You know you’re in trouble when Fox News and Newt Gingrich accuse you of being too far to the right.
It’s been an amazing five days for Arizona, since the state’s Republican party got duped into passing SB1062, one of the most anti-gay, anti-business, and anti-American pieces of legislation that the religious has ever come up with.
The bill, which sits before Arizona’s Republican governor awaiting her possible signature, basically lets anyone in the state ignore any state law, court verdict or order, or contract they choose, so long as they claim that it offends their religious beliefs. The proposed law was meant to be a swipe at gays, but suddenly people have realized that it essentially empowers everyone in the state to hate everyone else with impunity.
Don’t like Jews? Don’t let ’em shop in your store. Find out the guy buying that pack of condoms, or Viagra, is a divorced Catholic? Turn him away from your pharmacy. And if you’re gay and you find evangelical Christians and their incessant intolerance intolerable, call the cops the next time they step foot in your grocery store, your doctor’s office, your hospital, or your ambulance. Arizona has been trying for so long to give its people the ultimate power to hate, and it finally succeeded.
How did we get here? I suspect an unnamed religious right group has been shopping this purported “religious freedom” bill around the various states, and small-town Republican state reps have been chomping at the bit to offer it in order to prove their far-right manliness In state after state, we’ve seen a version of this bill come up, but it hasn’t passed any of the legislatures until last week in Arizona.
Then a funny thing happened on the way to the Klan bake. Local and national business leaders, and even Republican leaders in Washington, started realizing that the Arizona law is freaking nuts.
The Arizona state legislature has managed to do what the state’s previous attacks on blacks and Latinos failed to accomplish: Provide a critical mass of national ire to finally brand Arizona as so hateful that even Republicans are finding its actions distasteful.
A new poll shows that 57% of Republicans in Arizona want Governor Brewer to veto the anti-gay bill. That’s a 2-1 margin over those who say she should sign it.
Three GOP Arizona state lawmakers, who voted for the bill, have now written to the governor urging her to veto it. Now granted, those three Republicans are claiming that the bill is being mischaracterized by its opponents, and that as a result is has now caused immeasurable harm to Arizona’s reputation (that last part is true), and that’s why they now support a veto. But nonetheless, it proves that even Arizona Republicans realize this was a huge mistake.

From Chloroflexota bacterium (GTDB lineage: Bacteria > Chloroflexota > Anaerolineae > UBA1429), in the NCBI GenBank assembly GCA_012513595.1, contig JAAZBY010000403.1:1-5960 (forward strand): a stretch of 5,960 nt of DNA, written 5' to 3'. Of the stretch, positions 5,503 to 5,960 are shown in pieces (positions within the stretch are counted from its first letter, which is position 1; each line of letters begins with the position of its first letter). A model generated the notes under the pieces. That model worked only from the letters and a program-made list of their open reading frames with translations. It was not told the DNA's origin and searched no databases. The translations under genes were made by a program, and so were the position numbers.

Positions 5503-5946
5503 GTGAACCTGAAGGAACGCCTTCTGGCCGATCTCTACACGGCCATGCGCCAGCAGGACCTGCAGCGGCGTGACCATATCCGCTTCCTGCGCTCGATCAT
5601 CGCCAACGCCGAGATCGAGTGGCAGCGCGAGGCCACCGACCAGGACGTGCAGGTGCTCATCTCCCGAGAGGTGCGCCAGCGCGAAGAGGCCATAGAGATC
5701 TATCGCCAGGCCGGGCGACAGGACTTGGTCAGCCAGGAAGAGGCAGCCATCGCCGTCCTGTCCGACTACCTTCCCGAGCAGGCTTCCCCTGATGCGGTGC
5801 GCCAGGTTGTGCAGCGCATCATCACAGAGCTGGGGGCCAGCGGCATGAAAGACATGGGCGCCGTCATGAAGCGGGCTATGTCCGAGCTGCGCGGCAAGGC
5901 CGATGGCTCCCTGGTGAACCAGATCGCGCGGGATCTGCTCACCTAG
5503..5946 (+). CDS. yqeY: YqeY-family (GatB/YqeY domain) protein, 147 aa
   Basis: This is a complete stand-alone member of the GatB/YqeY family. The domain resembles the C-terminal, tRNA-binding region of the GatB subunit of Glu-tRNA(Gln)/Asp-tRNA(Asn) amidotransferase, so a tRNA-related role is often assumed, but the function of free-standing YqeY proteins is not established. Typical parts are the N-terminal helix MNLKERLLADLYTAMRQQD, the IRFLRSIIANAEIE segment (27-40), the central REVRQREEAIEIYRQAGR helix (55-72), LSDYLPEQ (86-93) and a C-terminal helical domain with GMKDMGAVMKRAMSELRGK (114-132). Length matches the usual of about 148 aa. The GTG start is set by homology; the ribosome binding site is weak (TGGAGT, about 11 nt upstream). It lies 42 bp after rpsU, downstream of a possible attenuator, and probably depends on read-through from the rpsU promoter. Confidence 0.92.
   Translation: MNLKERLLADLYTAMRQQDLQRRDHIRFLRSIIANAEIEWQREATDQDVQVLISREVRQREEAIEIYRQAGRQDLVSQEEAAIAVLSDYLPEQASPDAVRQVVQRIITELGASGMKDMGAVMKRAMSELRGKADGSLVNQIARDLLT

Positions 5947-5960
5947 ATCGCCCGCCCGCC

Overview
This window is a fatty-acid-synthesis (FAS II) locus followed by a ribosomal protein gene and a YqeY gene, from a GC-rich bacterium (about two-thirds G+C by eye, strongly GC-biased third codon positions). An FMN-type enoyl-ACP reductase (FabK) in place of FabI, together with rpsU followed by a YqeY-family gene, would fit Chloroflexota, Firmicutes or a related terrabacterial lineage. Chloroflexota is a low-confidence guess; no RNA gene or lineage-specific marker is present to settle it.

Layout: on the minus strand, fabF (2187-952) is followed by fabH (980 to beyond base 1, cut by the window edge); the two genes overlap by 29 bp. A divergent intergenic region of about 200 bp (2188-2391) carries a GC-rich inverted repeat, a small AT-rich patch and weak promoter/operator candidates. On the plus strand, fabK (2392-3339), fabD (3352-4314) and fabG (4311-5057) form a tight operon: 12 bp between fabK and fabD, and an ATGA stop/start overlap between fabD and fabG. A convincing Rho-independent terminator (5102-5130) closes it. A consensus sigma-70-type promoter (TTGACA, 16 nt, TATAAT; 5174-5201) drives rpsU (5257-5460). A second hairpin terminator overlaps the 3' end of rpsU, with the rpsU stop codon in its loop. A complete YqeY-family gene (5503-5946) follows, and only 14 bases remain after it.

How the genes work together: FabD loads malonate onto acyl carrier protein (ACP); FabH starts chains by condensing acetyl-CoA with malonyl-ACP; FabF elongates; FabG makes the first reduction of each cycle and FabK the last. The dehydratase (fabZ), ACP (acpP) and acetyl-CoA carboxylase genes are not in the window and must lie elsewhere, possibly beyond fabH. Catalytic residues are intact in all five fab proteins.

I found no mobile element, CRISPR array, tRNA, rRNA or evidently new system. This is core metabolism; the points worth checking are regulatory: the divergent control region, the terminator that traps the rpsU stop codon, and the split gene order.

Heck, even Newt Gingrich came out against the law last night on Twitter:
And as I reported last night, a Fox News host agreed that the Arizona law sounds like “Jim Crow laws for homosexuals.” I mean, that’s strong language for a liberal. But for a Fox News host?
Of course, there’s a reason Republicans are beginning to freak out, and it’s not their new-found love of the gay. The legislation might just permit discrimination against Christians too. Or at the very least, it would permit a flood of litigation that would swamp businesses and the state:
“The Federal Civil Rights Act, in the employment arena, applies to only business that have 15 or more employees. So a small business could say, ‘We have a religious objection to hiring someone because of their race or national origin or religion,’” Selden said.
However, he said the same rule wouldn’t apply to whether a business would have to provide service to people based on their race, religion or gender – which is governed by a different set of laws.
Irvine notes that the bill opens up the possibility that someone could raise religious objections to serving people based on their race, religion or gender – even though he doesn’t think the suits would be successful.
He said the bill appears to provide a basis for those types of claims, and the bill would result in a flood of litigation from people claiming their religious beliefs had been violated, even if state and federal law would ultimately trump those claims.
“Nothing is automatically preempted,” he said.
Those concerns have hit a chord with Mitt Romney, who is now on board the veto train as well:,
A lot of big corporations are coming out against the bill as well, including: Intel, Delta, PetSmart and Yelp.
Even Arizona’s two Republican Senators in Washington, Jeff Flake and John McCain, are calling for a veto.
And just when you thought you’d seen everything, Fox’s Megyn Kelly aned Brit Hume came out against the law, with Kelly calling it “potentially dangerous.”
And if that werent’ enough, Media Matters praised Fox News last night for its recent coverage of this issue:
Arizona may have managed to accomplish what none of us could: Putting a stake through this last-gamp at anti-gay bigotry once and for all.